Tue. May 28th, 2024

The eloquent simplicity of Iron & Wine, the name which precedes the impeccable songwriting talents of Sam Beam, has resonated in countless hearts as the craftsmanship of a modern musical genius. This genius has for many been articulated solely by trademark whispers and soft guitar. Since 2007’s The Shepherd’s Dog, however, Iron & Wine has traded in the hushed musings of Beam for a progressive amalgam of styles in a full-band. Kiss Each Other Clean is somewhat of a sophomore release for Beam’s new Iron & Wine – complete with partial awkwardness – and similar by comparison to Leonard Cohen’s bizarre introduction of a full-band in the mid-70’s [though this is infinitely more listenable than Cohen’s releases at the time].

The record begins with the gospel-tinged “Walking far From Home,” which seems to read poetic digressions directly from Beam’s own Moleskine [a la “The Trapeze Swinger”]. Other songs are a bit like trying to appreciate several dust-covered, antique-smelling suits in the Salvation Army.

For instance, “Me and Lazarus” leads Beam’s classic harmonies over an apparently stale, dragging band – but Beam makes the suit work.

In fact, Beam’s disregard for being approved by the hipster crowd is probably the most rewarding experience of the song [of course they’ll like it anyway].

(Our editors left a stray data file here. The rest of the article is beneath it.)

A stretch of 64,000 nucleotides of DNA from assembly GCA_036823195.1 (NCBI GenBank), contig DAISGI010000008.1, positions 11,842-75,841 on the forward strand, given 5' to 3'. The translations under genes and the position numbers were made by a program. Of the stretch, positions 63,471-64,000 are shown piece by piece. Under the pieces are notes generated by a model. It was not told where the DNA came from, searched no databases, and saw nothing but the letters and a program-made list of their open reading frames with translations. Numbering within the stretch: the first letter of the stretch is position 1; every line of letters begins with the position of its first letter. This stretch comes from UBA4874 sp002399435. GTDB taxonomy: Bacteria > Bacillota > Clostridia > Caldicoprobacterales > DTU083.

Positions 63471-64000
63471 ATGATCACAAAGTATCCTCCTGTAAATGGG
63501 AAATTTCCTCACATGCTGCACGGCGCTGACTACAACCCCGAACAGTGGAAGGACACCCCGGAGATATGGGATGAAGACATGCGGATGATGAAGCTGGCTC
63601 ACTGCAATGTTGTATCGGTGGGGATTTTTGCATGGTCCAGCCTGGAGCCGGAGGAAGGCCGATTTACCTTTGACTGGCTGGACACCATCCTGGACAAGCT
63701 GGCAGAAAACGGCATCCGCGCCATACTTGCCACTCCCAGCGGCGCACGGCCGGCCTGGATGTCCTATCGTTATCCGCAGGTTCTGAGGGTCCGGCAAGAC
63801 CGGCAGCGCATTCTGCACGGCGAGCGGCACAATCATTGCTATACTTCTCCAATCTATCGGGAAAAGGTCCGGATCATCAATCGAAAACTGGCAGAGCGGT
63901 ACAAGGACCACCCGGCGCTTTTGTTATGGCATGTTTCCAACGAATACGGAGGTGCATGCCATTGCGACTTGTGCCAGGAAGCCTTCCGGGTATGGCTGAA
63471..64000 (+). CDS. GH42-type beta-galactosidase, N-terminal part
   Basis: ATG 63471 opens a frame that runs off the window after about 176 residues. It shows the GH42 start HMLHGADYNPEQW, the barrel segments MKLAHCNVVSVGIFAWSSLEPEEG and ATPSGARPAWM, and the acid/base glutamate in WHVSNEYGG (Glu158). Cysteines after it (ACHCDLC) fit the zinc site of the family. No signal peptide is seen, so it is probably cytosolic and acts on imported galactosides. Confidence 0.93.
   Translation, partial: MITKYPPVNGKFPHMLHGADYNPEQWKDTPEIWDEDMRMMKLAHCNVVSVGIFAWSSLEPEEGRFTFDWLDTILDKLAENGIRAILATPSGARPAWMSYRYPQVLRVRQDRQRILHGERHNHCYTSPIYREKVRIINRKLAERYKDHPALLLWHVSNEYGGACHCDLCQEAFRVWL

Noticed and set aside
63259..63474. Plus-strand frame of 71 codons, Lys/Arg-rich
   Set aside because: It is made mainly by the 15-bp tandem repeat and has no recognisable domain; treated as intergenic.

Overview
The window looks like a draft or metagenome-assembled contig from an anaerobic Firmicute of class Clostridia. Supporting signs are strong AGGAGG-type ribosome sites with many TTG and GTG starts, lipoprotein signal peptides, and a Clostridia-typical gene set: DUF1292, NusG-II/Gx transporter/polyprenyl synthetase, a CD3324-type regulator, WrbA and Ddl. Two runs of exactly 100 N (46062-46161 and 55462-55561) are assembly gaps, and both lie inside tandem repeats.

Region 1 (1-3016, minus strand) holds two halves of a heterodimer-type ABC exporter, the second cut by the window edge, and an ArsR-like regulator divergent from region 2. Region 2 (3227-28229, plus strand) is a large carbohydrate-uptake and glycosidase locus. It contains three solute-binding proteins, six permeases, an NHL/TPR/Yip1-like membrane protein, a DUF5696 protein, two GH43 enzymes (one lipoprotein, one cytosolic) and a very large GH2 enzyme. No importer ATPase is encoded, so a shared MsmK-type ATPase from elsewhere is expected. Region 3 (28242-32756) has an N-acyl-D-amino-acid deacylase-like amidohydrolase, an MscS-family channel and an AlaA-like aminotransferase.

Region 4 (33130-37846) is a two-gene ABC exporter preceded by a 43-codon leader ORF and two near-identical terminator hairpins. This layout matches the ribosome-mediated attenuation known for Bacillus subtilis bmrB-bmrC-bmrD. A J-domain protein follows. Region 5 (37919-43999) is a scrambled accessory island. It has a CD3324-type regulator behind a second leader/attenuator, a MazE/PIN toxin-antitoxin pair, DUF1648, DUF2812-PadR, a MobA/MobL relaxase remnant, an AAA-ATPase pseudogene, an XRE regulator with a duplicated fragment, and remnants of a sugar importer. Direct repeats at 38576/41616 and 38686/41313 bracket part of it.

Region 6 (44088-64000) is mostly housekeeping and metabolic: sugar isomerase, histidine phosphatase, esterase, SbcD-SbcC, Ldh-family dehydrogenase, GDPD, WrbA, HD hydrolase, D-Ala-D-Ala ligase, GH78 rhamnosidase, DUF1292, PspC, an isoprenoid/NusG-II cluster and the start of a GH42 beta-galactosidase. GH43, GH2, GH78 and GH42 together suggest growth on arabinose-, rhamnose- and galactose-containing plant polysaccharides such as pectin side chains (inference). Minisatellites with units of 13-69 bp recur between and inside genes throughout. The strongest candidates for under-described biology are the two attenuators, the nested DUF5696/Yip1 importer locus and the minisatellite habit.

On “Big Burned Hand,” however, the same disregard diminishes the song to a tasteless vocal effect and an oafishly-played saxophone.

Luckily, one still gets a more refined taste of Beam’s seemingly effortless folk songwriting in the more traditional “Half Moon” and “Glad Man Singing.” As always, Beam never abuses the power of nostalgia; “Tree by the River” emulates the maturity of his retrospective nature flawlessly in the line, “Time isn’t kind or unkind, you liked to say/But I wonder to who/what it is you’re saying today.”

There are some truly beautiful – as is with nearly any Iron & Wine record – moments on Kiss Each Other Clean. “Godless Brother in Love” immediately ranks among Beam’s most beautiful, sacred works. If only to hear this song, the record as a whole is worth the purchase.

Despite its bizarre nature at some times, [album-closer “Your Fake Name is Good Enough for Me” evokes the feeling of early-70’s prog. rock], Sam Beam has created a record still worthy of the Iron & Wine moniker; Kiss Each Other Clean is an album progressive enough to admit its faults and deliver when it’s needed.

David Hogg is a third-year Secondary English Education major and can be reached at DH670696@wcupa.edu.

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